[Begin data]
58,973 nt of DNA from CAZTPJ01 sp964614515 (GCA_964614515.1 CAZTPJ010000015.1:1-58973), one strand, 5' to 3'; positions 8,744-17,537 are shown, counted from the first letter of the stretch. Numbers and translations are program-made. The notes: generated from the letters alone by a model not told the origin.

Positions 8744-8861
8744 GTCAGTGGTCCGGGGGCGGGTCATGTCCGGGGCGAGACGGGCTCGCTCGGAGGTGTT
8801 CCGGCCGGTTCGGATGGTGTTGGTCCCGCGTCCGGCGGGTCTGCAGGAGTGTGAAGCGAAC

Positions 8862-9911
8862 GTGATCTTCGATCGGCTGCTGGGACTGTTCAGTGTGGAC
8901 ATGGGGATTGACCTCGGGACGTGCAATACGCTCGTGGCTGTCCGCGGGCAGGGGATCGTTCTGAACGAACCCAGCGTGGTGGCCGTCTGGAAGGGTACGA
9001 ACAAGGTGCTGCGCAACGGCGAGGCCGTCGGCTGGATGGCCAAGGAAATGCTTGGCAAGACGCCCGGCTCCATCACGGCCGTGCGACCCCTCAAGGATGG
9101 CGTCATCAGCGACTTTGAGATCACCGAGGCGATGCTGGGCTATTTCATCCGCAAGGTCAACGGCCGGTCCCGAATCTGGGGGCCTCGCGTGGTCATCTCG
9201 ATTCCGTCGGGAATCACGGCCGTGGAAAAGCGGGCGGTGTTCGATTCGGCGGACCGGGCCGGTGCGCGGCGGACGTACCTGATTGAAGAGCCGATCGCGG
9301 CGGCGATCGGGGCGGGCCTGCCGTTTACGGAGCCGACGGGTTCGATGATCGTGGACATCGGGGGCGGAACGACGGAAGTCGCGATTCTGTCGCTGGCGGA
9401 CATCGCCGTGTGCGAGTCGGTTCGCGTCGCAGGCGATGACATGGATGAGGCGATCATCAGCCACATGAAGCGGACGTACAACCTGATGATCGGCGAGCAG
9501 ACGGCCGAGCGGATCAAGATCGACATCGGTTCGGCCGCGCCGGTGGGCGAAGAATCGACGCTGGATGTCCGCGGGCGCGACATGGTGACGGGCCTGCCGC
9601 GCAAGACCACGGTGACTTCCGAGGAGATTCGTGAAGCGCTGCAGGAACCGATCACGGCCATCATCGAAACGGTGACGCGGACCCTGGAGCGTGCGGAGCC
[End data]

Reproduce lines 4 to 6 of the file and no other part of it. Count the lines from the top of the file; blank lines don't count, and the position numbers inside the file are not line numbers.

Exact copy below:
8801 CCGGCCGGTTCGGATGGTGTTGGTCCCGCGTCCGGCGGGTCTGCAGGAGTGTGAAGCGAAC

Positions 8862-9911
8862 GTGATCTTCGATCGGCTGCTGGGACTGTTCAGTGTGGAC